I talked about the Water Trail that WWALS Watershed Coalition, Inc. is developing on the Alapaha River with a tiny grant from the Georgia River Network, and how that was a plus for local economic development that wouldn’t cost VLCDA a dime. They seemed to like that, at the 19 August 2014 Regular Meeting of the Valdosta-Lowndes County Development Authority.
Alapaha River Water Trail
Regular Meeting, Valdosta-Lowndes County Industrial Authority (VLCIA),
Tom Call, Roy Copeland, Mary Gooding, Chairman, Jerry Jennett, Terri Lupo, Andrea Schruijer, Executive Director, J. Stephen Gupton, Attorney, Tom Davis, CPA, Allan Ricketts, Project Manager,S. Meghan Duke, Public Relations & Marketing Manager, Lu Williams, Operations Manager,
Video by John S. Quarterman for Lowndes Area Knowledge Exchange (LAKE),
Valdosta, Lowndes County, Georgia, 19 August 2014.
Then I introduced WWALS Watershed Coalition, Inc., whose mission is:
WWALS is an advocacy organization working for watershed conservation of the Willacoochee, Withlacoochee, Alapaha, and Little River Systems watershed in south Georgia and north Florida through awareness, environmental monitoring, and citizen advocacy.
I talked about the “tiny little grant so small I don’t want to mention it after seeing your budget; very tiny” from Georgia River Network as a Turner Regrant, sourcing funds from the Turner Foundation. How it’s been useful as a sign of recognition, and for paying for brochure, maps, website, and maybe some signs to market an Alapaha River Water Trail.
I noted the Alapha River gets an A because it has very little development right next to it, it has rapids, native vegetation and wildlife, etc. (That’s actually an A+ from Canoeing & Kayaking Georgia, By Suzanne Welander, Bob Sehlinger, Don Otey, page 331.) I said the Altamaha gets a C. (Actually a B-; see page 285.)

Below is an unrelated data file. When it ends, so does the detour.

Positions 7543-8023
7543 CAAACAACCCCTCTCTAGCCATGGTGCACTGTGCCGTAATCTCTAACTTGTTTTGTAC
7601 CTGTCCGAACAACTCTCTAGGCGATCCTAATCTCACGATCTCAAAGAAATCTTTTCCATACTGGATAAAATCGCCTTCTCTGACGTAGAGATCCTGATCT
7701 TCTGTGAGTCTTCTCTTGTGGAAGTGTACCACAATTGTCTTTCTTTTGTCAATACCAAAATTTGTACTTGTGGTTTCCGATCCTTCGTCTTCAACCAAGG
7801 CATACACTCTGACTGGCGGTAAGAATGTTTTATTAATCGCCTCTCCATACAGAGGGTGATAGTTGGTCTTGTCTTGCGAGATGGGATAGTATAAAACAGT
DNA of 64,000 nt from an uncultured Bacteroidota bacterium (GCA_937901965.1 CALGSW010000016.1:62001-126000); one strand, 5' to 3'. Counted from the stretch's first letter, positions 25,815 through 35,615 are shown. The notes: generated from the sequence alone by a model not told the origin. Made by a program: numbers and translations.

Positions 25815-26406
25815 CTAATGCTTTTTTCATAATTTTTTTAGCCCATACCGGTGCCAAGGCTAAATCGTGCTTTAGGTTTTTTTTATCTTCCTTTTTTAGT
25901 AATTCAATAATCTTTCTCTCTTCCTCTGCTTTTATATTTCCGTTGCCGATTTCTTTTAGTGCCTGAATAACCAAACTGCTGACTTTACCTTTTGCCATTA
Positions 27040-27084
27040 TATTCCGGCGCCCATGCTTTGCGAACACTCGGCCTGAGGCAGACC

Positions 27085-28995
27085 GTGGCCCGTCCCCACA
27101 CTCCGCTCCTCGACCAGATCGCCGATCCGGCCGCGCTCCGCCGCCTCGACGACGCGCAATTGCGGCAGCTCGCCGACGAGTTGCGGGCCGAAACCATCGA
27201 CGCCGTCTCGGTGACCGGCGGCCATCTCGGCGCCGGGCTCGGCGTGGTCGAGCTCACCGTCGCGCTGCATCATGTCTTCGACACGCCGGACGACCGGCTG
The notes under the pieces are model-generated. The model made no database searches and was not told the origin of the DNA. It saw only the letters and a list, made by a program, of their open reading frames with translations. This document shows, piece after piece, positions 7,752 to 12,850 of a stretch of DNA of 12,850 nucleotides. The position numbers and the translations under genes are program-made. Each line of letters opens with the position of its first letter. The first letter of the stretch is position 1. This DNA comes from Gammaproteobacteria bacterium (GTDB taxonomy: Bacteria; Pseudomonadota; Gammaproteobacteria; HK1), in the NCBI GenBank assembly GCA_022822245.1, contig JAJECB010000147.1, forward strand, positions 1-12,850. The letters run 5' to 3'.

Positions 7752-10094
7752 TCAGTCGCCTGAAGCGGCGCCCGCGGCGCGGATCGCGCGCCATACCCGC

I invited them all to the 24 August 2014 WWALS Alapaha Outing at Hotchkiss Crossing from the Lanier County side; see pictures.
This is a quality of life kind of thing. People who want to work for some of the kinds of jobs you’re trying to attract; they’ll find this kind of thing attractive.
I won’t predict that it will bring in hundreds of jobs, but it’s something they will find attractive.
I mentioned the Valdosta-Lowndes County Parks & Recreation Authority (VLPRA) has been thinking about this general idea for some time, mostly on the Withlacoochee River, but we were starting on the Alapaha partly because of hte park, and because of it being wild and scenic.
And I invited them to this Sunday’s much longer outing, 10 AM 21 September 2014, on the Withlacoochee and Suwannee Rivers. It should take about five hours on the water. I noted this was where that Sabal Trail natural gas pipeline would cross each of those two rivers. But you don’t need to know anything about the pipeline to enjoy the outing. And still, anyone who doesn’t have a boat, we’ll see if we can rustle one up for you.